If you haven't yet read the book, Bringing Up Bebe, by Pamela Druckerman, go find a copy and get ready to be jealous of the four course meals babies get to enjoy at the "Creches," or French daycares. Also be ready to laugh heartily at the chapter on the preschool specific expletive, "Caca Boudin!"
Bringing Up Bebe is an account of French parenting told through the eyes of an American journalist raising her three children in Paris, France. She compares the parenting styles of her fellow Anglophone parents to her French counterparts. Not all of it is good, but much of it is brilliant.
For instance, the author describes that for all the emphasis on fresh, local, delicious food, not many French parents try to breastfeed. However, there is no sense of "kid food" in France. Kids eat the same thing as their parents and would turn their noses down at Kraft Mac N Cheese and McDonald's chicken nuggets.
Another point of fascination for me was the independence that French parents instill in their children VERY early on. Most babies in France sleep through the night by three months. The author details that French parents give more "pause" to a whimpering baby to encourage it to self-soothe back to sleep instead of responding to every noise they make. French parents stick to the perimeter of the playground and relax and let their kids play, imagine, and even work out their own arguments on their own. But the independence goes on, many parents are encouraged to send their preschoolers on week long school trips without them.
French parents also put high value on their romantic relationships above their children. They don't even consider that their relationship with their spouse would change after kids. I love that.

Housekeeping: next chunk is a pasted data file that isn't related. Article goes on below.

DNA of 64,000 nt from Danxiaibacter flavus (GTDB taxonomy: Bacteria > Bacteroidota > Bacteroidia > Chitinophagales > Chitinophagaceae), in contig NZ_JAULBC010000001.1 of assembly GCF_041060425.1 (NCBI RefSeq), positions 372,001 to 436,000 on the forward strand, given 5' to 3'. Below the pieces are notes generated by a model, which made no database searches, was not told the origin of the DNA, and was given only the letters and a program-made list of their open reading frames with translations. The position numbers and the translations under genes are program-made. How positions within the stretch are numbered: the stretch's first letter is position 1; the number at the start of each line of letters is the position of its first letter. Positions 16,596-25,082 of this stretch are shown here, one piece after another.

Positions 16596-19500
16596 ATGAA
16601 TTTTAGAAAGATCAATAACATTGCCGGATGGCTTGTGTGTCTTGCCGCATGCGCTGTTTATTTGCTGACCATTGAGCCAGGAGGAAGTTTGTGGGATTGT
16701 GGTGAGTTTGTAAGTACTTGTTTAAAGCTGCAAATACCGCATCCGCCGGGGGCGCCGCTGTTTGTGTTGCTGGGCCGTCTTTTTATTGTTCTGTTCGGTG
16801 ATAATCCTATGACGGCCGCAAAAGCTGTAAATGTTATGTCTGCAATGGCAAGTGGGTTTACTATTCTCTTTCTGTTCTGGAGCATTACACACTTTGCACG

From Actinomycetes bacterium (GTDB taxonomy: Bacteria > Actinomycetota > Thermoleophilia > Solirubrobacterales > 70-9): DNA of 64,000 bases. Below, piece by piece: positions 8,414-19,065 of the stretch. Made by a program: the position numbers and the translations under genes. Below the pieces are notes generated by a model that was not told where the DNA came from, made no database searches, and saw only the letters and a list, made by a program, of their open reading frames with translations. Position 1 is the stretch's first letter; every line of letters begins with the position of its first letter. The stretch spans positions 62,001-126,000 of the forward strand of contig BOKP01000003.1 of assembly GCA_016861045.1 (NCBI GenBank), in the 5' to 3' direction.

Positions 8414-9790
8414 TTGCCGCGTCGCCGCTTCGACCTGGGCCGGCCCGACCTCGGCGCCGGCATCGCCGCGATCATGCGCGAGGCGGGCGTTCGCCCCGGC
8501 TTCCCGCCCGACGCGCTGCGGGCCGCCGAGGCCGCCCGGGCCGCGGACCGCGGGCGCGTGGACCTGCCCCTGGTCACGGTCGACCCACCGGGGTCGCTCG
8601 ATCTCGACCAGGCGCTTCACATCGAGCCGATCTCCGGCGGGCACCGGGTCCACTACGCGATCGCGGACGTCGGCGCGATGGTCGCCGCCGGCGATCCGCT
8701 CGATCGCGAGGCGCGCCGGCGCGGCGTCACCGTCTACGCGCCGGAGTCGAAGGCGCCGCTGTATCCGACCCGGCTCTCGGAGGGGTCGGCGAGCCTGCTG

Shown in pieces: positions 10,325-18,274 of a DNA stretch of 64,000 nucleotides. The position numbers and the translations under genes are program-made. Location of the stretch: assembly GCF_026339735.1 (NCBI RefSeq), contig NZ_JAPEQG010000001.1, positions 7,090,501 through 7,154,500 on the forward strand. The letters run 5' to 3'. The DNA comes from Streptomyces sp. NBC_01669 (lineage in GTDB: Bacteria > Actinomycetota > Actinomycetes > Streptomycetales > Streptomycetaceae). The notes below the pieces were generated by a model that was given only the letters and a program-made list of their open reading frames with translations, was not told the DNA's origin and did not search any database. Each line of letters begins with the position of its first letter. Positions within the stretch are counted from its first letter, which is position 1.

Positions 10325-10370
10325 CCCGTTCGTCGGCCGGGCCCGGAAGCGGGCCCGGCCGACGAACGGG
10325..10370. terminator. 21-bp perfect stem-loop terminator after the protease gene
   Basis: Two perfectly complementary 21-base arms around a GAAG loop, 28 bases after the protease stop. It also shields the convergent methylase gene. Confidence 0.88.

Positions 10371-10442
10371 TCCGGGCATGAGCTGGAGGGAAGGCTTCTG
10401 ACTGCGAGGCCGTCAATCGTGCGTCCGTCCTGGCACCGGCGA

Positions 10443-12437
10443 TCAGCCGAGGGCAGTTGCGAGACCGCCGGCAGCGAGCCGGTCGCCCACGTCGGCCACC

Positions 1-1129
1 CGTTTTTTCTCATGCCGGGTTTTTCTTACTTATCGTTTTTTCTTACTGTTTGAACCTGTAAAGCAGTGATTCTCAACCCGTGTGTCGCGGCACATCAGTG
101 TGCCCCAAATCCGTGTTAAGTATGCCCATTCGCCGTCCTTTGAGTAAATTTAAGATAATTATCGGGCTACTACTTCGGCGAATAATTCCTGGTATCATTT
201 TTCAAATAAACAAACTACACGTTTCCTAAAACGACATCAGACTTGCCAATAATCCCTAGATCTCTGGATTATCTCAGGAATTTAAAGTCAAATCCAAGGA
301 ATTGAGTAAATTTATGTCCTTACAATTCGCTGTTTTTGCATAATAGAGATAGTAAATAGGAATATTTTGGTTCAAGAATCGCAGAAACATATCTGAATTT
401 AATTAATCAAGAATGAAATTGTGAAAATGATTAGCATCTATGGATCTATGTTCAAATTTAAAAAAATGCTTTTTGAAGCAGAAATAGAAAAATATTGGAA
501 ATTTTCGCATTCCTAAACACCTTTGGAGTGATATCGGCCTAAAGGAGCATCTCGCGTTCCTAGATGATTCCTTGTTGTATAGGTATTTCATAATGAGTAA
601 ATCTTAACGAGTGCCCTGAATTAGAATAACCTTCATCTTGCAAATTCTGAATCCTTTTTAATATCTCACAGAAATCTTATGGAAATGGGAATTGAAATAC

French don't sign their kids up for all the activities, sports, music lessons, etc because they recognize their time as important too. Parents want their kids to understand they are people and have needs just like them. So they have less busy lives, play with their kids less, and cherish their adult time.
Just like the author, I am captivated, but not convinced. Clearly, I'm an American mama in my thinking. I do believe in so much of what they do and am challenged by it, like romance, less snacking and letting my children test some steps of independence so they can grow. I'm challenged to take care of myself and my relationship with Tim. But I like being a little bit more involved and encouraging to my child. I myself loved being a part of a soccer team and grew up to love vegetables even though I ate granola bars between every meal.
So I get it. I'm just not sold.
Regardless, I loved the experience of entering into another culture's parenting habits.
Have you read it? What did you think?